Danielle and Laura Kosann’s website, The New Potato, seeks out the leaders in fashion, food, and lifestyle for their addictive daily profiles. Today’s intriguing subject? Style.com’s editor in chief, Dirk Standen. In the interview, Standen shares everything from his ideal food day—you can catch him at the farmers’ market and Barbuto during the summer—to his opinions on print versus digital. He also clues you in on what makes good content, where to eat in Milan and Marrakech, and why food and fashion really aren’t that different. Click here to read the full story.
Speaking to the Philippine Daily Inquirer, Courtney Love revealed that the long-rumored Kurt Cobain biopic will be entering production in the next year. While the actor to portray Cobain has yet to be cast, Love says she, daughter Frances Bean Cobain, and Cobain’s former Nirvana bandmates Krist Novoselic and Dave Grohl will all be involved in the project. Of demo reels she’s received thus far, Love offered, “That was really tough because these boys are so pretty, so cute. I won’t name names because I don’t want to jinx it for anyone, but these are 25-year-olds who are blond, gorgeous, and the new Brad Pitts. There are a ton of those. Some are really good actors, not just pretty faces. I don’t want to be the person who makes that decision. Let’s leave that to the agents; I have great agents now. But I will have a say in it.” Will the flick spur yet another grunge revival? We’ll keep our ripped jeans and Dries Van Noten plaids in our closets just in case.
The CFDA announced this morning that it has acquired the Fashion Calendar. The Calendar’s Ruth Finley and CFDA CEO Steven Kolb signed an agreement this past Tuesday. The move comes on the heels of show-schedule doyenne Finley earning the CFDA’s Board of Directors Tribute Award. Her decision to pass the reins comes after helming the famous pink biweekly paper for 65 years, dating back to her days as a student at Simmons College in the forties. “My original thought was to keep my business in my family, but it turned out I didn’t have any granddaughters who were interested in doing it,” Finley told WWD. “Therefore, as a family business, it wasn’t going to work. That basically changed the whole approach. I felt the CFDA was the ideal solution for keeping it going, and I hope it goes on for another 65 years.”
Finley will stay on in the capacity of an adviser, and the Fashion Calendar will continue to exist as a subscription service under the same name. The unified entity won’t make its debut until the Fall ’15 shows, formally going into effect on October 1 and allowing a few months for a smooth transition before February.
There’s cautious optimism that the merger will resolve some of the myriad problems with NYFW’s current chockablock agenda. A veritable minefield of nearly 400 events and overlapping shows, it leaves many an editor and buyer Uber-ing frantically from Milk Studios to the “tents” at Lincoln Center. Here’s hoping the Fashion Calendar’s weighty heritage and CFDA’s 21st-century capabilities make for a winning combo and a more streamlined schedule.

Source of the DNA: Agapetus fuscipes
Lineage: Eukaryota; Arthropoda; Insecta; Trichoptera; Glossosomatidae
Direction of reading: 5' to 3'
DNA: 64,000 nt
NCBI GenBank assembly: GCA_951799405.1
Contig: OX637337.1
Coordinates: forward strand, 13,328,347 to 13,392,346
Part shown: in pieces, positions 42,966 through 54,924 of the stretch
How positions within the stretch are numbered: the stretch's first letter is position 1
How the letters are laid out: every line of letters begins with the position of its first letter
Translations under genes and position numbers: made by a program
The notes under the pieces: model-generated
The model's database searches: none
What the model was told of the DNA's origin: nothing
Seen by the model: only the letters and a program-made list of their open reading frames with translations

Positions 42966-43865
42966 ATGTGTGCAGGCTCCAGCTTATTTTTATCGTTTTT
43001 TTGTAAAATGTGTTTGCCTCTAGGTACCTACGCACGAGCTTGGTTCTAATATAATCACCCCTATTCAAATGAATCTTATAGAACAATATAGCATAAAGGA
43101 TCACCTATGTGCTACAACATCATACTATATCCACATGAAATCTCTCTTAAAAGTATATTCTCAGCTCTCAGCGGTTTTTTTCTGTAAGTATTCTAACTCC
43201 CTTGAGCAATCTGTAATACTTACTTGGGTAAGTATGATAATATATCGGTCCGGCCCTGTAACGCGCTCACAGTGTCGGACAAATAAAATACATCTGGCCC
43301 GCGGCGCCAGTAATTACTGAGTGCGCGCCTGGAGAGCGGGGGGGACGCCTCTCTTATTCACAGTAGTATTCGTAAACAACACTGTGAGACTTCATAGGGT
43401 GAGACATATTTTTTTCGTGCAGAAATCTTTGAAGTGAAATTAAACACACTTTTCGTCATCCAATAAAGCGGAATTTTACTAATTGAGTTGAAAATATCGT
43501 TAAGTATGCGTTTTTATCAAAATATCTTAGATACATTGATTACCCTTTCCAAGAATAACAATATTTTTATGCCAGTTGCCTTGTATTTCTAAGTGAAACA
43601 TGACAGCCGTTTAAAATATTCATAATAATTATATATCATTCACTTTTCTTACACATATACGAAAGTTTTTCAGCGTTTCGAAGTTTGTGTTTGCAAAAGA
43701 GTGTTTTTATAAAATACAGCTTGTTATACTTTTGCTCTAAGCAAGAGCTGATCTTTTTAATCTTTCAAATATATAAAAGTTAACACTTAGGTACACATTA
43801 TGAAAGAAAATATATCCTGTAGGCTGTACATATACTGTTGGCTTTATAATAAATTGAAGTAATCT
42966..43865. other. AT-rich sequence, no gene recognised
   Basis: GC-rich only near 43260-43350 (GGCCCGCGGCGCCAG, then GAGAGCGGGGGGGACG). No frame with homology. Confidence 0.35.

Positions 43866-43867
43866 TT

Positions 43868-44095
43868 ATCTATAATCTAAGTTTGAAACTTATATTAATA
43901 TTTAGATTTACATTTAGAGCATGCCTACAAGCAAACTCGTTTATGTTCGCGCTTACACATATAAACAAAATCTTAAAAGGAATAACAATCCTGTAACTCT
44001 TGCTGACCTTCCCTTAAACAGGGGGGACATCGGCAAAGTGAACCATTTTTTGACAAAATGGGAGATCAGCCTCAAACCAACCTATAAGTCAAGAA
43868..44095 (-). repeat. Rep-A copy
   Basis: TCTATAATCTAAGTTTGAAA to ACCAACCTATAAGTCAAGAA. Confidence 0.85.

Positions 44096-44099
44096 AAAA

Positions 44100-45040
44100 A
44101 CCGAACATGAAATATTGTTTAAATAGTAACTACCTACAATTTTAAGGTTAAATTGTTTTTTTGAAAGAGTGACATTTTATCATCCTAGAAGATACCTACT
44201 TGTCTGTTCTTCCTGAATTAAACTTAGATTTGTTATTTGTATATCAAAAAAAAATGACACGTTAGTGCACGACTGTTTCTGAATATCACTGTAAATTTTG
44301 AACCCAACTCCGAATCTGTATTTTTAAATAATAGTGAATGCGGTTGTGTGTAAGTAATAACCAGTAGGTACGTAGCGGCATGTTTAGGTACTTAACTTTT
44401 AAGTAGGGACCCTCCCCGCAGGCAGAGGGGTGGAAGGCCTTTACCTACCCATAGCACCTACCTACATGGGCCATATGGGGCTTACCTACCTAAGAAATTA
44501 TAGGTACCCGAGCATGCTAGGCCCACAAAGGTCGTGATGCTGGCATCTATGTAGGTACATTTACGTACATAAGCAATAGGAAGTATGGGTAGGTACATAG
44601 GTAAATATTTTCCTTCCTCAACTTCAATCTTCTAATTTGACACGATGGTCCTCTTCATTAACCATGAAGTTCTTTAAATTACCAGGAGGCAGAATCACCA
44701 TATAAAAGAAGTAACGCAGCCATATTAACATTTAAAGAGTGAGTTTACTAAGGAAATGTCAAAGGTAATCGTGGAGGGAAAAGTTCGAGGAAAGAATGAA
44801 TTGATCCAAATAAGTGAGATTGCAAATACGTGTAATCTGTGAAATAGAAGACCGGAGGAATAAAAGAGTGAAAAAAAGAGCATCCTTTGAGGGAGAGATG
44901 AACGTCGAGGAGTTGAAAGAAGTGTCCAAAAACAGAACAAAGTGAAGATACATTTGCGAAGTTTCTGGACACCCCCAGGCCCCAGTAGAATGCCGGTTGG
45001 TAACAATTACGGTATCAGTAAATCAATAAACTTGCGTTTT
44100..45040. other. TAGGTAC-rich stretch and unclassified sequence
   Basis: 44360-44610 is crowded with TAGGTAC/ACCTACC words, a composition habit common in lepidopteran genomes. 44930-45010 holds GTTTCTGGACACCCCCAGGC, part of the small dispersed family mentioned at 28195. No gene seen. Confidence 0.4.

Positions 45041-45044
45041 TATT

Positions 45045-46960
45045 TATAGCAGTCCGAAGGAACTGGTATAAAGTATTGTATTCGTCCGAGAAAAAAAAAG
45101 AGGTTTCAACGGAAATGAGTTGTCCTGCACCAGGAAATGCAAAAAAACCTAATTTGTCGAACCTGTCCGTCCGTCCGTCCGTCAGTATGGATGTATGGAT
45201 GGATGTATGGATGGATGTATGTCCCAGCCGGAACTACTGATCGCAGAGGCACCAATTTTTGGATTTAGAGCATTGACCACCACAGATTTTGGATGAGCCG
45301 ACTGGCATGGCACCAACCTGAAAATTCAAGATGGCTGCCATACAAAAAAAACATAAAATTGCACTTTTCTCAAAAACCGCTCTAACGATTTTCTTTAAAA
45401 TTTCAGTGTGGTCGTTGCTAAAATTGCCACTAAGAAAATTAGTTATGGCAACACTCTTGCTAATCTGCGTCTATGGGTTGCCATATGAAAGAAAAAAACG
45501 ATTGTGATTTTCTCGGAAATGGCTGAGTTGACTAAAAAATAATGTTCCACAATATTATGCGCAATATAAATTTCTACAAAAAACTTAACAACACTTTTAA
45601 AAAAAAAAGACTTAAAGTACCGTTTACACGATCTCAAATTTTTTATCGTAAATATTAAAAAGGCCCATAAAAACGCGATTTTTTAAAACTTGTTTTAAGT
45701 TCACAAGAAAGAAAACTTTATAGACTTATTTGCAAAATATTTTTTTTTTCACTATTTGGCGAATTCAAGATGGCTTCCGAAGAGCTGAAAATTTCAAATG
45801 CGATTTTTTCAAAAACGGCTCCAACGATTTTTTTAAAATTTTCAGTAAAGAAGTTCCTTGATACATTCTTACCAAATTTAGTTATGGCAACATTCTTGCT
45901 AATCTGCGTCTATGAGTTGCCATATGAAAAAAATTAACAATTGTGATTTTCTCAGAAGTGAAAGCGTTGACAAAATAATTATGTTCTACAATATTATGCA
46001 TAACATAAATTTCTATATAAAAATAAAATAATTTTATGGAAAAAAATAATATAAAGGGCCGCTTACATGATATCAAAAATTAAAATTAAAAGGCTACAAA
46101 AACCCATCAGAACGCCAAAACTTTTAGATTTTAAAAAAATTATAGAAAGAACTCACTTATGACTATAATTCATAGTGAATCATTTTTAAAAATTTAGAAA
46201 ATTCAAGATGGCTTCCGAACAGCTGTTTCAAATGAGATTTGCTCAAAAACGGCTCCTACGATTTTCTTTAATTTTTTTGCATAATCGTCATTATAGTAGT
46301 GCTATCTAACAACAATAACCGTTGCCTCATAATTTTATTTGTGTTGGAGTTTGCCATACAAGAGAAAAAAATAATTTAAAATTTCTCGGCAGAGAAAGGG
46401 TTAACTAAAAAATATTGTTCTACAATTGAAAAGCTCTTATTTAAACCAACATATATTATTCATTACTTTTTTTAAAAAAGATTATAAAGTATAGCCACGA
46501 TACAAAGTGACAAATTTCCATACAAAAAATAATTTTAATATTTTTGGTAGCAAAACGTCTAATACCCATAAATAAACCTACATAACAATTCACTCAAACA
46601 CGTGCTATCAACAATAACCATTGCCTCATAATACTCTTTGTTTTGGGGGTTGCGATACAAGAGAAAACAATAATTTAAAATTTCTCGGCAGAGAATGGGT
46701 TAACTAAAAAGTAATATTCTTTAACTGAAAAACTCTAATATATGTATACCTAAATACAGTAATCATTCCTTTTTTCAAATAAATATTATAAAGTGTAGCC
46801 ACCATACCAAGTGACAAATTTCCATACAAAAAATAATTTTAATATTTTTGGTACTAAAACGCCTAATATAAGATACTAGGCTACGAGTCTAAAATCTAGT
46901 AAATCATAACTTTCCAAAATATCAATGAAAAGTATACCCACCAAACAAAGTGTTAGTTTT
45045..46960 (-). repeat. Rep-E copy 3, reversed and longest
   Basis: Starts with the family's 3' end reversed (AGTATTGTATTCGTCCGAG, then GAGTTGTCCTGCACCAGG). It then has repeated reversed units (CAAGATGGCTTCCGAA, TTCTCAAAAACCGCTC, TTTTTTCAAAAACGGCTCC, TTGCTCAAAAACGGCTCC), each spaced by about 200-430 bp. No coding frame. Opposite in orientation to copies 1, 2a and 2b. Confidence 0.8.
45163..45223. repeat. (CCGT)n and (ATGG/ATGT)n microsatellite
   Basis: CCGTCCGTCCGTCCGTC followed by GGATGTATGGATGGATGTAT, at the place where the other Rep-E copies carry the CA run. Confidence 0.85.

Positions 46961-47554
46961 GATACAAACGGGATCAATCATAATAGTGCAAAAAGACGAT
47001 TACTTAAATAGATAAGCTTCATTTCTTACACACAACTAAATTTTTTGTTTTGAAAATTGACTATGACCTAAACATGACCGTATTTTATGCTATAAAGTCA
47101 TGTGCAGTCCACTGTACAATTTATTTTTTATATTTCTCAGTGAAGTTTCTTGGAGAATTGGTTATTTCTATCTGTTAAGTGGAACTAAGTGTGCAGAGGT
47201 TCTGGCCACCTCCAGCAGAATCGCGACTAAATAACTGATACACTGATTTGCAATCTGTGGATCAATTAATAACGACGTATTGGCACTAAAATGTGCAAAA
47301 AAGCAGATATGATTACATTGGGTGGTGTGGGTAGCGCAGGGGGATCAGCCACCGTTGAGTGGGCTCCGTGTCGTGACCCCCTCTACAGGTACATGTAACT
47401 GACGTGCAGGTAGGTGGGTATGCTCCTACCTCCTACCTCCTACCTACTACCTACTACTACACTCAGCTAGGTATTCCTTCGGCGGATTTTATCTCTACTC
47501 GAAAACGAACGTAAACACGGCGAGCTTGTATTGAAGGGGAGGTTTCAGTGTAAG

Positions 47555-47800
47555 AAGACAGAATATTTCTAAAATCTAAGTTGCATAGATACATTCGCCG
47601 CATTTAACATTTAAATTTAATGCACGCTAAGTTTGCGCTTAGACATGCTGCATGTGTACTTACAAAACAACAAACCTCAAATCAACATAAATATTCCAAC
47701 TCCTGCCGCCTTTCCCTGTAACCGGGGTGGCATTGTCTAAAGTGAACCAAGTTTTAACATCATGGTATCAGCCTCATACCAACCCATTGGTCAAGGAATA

Christopher Owens Talks Shooting Photos With Hedi Slimane, Going Country, and Modeling to Fund His Art-------
Two years ago, indie-rock figurehead Christopher Owens and his friend Hedi Slimane found themselves in the same position, tasked with starting new chapters in their careers: Owens had just announced the dissolution of his band Girls and Slimane was newly in charge at Saint Laurent, so they turned to each other for help. Slimane recruited Owens for his first campaign at the storied fashion house; that project doubled as Owens’ coming-out party as a solo artist. It was a mutually beneficial move that allowed Slimane to establish the rock-and-roll vibe he’s since maintained and gave Owens greater visibility as an artist and model. (Owens has since starred in an ad for Isabel Marant’s capsule collection for H&M, and has lent his looks to other photographers, including Logan White who snapped the shot above.)
A year later, Owens has settled into his solo career and reinvented himself again—this time with spurs and Stetson hats. His next solo album, fittingly titled A New Testament, has more of a country lean than anything he’s done before and, with it, comes Owens drawing from his days spent working on a ranch in Amarillo, Texas—cowboy attire, to boot. While preparing for the announcement of A New Testament—out September 30—the San Francisco-based artist took a moment to talk about his friendship with Slimane, his new country look, and his reaction to how musicians are turning more to fashion to fund their art.
Had you been thinking of exploring country music in a more overt way for a while?
On the first Girls album, Album, there’s a song called “Darling” that I feel is a little country. On Broken Dreams Club, we tried to do things that were pretty country—we even had a pedal steel player. It was something I hoped to do in a more focused way. Then when I actually put my shoulder to the boulder on this one, I found all of these great elements coming out from people I had asked to work with me and I didn’t try to suppress those things. At the end of the day, I thought, We’re not coloring in the lines of the country aesthetic, but it would be a shame not to use it.
It seems like you’ve committed to that aesthetic all around. In promo photos, you wear country gear.
There is a bit of a story behind that. I lived in Amarillo for nine years before moving to San Francisco. I worked on a ranch, and the hats I’m wearing in the photos come from that period. One was a parting gift I got when I left the ranch. On various Girls tours, I’ve stopped in Amarillo and bought a new pair of boots—not thinking, One day I’ll use this for an album aesthetic. It’s just fun to get to do all of this stuff, image-wise. Modern country people are doing everything from dubstep to rapping; I think there’s room for me in there.